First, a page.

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Luxor Times: American Egyptologists prove Pharaoh was brutally killed in a battle away from home

Luxor Times

Tuesday 24 February 2015

American Egyptologists prove Pharaoh was brutally killed in a battle away from home

Elementary studies on the skeleton of SenebKay that was discovered in Abydos last year by the Mission of University of Pennsylvania directed by Dr. Josef Wegner (More details of the discovery HERE) showed 18 injuries on the King's bones as well as vertical cuts in feet, ankles and the lower back beside many injuries on the skull which indicated that the King died in a battle at age between 35 to 49 years old.

The King “Senebkay” was mentioned in Turin papyrus King List as a ruler of Abydos local ruling family for 4 and half years as a part of a family that didn’t last for long (1650-1600 B.C.) contemporary to the period of the Hyksos in Delta.  

Dr. Josef Wegner, director of Pennsylvania University mission, said that the visible injuries refers that the King death was severe. Also the sizes of the skull injuries show the sizes of axes were used in that battle of the Second Intermediate Period.
The angle and direction of the King's injuries suggest that he was at a higher place when he was injuries and he was close to his attackers. The injuries and cuts on the King's ankles, feet and lower back explain how his attackers managed to knock him down on the ground and also that he was killed far from his residence as it seems that he was mummified after a long time of his death.”

The King was probably on his horse when he was attacked and hit at his lower back then ankles till he got on the ground when the attackers brutally killed him with their axes on his skull.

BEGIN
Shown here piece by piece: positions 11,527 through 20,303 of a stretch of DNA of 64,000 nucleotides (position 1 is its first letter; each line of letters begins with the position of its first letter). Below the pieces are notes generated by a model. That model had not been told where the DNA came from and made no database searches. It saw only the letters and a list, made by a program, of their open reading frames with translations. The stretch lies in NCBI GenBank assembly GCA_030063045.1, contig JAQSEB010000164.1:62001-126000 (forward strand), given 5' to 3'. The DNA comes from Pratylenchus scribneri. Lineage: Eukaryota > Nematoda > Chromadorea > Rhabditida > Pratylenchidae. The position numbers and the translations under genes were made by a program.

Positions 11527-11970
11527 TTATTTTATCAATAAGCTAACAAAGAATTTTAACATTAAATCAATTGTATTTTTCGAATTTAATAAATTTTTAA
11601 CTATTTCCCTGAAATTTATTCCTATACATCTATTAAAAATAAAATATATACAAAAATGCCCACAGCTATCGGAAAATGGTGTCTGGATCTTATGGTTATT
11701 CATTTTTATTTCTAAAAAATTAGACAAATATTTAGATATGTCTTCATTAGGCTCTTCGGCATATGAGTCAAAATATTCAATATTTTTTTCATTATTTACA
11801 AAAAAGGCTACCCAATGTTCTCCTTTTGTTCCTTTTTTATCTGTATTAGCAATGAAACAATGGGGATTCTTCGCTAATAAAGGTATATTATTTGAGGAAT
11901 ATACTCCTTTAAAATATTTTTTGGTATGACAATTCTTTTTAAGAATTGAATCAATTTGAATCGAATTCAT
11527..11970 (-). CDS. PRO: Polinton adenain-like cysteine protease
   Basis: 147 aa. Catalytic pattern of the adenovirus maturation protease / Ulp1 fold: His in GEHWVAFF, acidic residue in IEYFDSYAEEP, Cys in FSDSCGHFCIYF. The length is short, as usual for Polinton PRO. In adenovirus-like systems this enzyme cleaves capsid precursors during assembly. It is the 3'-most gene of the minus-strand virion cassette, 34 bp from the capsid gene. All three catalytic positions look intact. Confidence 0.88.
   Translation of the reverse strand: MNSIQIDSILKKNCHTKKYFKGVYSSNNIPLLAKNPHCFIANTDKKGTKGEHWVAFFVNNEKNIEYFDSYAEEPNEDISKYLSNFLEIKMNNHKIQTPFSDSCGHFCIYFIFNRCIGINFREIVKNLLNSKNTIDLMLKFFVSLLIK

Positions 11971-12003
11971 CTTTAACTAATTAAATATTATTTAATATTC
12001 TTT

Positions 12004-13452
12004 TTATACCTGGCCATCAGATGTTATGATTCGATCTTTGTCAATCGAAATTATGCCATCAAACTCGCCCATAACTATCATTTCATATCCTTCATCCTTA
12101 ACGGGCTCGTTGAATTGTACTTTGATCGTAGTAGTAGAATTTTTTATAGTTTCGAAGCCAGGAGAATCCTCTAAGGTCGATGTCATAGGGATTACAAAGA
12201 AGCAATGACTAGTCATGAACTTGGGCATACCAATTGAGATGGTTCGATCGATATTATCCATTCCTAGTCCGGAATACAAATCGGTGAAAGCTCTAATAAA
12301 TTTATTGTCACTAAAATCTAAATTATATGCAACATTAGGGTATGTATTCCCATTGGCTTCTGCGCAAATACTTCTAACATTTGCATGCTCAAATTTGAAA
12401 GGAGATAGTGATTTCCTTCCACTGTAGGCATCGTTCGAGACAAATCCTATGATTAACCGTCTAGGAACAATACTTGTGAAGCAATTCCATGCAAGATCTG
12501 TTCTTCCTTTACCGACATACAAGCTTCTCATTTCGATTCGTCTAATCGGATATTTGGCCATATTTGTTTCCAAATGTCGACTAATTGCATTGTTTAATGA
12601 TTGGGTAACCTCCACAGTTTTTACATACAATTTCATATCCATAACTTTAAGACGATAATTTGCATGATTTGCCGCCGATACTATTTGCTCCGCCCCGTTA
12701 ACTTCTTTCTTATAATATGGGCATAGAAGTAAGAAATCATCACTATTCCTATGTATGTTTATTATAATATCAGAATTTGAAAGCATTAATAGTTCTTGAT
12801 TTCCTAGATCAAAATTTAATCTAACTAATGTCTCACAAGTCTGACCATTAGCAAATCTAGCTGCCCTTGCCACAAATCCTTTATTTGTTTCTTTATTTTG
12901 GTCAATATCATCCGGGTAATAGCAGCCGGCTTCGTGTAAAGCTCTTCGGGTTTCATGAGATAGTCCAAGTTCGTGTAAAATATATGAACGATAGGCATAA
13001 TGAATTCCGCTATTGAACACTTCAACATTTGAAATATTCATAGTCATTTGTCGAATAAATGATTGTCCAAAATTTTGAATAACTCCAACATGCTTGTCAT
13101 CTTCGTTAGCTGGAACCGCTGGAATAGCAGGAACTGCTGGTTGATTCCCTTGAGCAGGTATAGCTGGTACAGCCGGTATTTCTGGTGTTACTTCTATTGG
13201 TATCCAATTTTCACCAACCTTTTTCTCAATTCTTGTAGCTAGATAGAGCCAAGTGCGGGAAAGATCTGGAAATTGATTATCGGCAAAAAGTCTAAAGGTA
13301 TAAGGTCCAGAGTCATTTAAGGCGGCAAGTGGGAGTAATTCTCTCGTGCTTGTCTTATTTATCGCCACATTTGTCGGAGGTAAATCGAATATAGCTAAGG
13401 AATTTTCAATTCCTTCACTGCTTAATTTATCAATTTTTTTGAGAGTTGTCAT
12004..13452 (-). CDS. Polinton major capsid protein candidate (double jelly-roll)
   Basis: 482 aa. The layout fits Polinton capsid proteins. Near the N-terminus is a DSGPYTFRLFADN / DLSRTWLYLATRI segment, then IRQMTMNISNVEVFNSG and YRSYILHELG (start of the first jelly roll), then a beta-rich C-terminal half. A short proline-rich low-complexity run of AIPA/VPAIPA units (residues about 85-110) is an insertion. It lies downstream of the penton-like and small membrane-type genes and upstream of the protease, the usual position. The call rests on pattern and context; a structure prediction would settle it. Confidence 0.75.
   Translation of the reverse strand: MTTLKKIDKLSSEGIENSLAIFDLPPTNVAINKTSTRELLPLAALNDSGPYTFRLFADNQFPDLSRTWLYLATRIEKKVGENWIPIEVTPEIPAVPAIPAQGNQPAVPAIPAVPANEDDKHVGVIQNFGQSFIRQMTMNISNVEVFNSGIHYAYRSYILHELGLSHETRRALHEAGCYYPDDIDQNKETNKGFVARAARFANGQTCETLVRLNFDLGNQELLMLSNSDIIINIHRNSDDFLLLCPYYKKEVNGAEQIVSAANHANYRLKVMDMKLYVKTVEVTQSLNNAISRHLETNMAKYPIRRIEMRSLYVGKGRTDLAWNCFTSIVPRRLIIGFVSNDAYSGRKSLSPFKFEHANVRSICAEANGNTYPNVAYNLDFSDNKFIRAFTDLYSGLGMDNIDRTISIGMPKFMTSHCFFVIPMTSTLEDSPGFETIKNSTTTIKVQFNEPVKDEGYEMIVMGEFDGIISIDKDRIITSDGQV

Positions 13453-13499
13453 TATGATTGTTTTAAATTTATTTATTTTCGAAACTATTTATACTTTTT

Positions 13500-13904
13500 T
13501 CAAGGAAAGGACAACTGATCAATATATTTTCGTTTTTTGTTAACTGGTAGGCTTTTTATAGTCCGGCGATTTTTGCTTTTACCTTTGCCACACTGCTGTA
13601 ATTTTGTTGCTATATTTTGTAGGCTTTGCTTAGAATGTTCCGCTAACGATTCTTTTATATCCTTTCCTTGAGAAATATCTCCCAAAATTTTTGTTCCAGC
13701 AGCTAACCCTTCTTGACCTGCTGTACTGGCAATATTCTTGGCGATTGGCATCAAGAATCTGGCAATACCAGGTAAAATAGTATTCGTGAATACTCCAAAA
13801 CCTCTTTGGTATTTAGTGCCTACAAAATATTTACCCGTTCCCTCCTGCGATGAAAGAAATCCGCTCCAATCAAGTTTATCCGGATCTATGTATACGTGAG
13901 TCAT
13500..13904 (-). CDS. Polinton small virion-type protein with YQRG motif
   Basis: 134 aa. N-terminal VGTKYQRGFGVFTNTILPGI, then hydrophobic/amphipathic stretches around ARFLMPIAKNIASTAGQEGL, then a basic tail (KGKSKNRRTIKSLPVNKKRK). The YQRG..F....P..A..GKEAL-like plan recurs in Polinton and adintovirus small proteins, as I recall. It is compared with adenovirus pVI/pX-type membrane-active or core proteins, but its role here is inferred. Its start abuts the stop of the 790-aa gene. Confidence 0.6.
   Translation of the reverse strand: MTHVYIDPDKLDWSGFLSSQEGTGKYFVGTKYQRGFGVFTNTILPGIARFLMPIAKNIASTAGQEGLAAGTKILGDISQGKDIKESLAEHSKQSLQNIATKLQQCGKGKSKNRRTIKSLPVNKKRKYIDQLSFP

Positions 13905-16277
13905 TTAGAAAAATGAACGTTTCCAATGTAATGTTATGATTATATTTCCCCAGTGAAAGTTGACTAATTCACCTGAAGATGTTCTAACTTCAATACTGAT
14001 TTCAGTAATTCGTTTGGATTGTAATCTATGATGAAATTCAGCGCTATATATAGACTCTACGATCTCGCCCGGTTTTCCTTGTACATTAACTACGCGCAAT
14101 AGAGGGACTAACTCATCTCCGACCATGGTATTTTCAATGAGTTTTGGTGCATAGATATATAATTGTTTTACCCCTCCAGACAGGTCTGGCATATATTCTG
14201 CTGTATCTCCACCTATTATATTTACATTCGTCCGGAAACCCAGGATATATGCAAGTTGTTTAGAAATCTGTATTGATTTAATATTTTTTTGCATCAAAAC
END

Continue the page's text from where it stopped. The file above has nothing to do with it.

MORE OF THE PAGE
Even though using horses in battles were not common at that time but the ancient Egyptians showed good skills in horse riding during the Second Intermediate Period which is an indication of the great role horses played in the military actions during this period even before the chariots technology in Ancient Egypt.

Dr. Youssef Khalifa, head of Ancient Egypt department in the MSA, said “The studies show that the King “Senebkay” was between 172cm to 182cm tall. The pelvic and legs bones suggest that the King used to ride horses a lot.”
Dr. Youssef Khalifa also adds “It is not clear yet if Senebkay died in a battle against the Hyksos, who were occupying Lower Egypt at that time, or not. If future studies proved it so this will make him the first warrior king who fought for liberation even before “Senakhtenre” the founder of 17th Dynasty and the grandfather of “Ahmos” who defeated the Hyksos.”

#Egypt #AncientEgypt #Egyptology #Archaeology #Senebkay #UPenn #History
Photos are courtsey of MSA and UPenn mission

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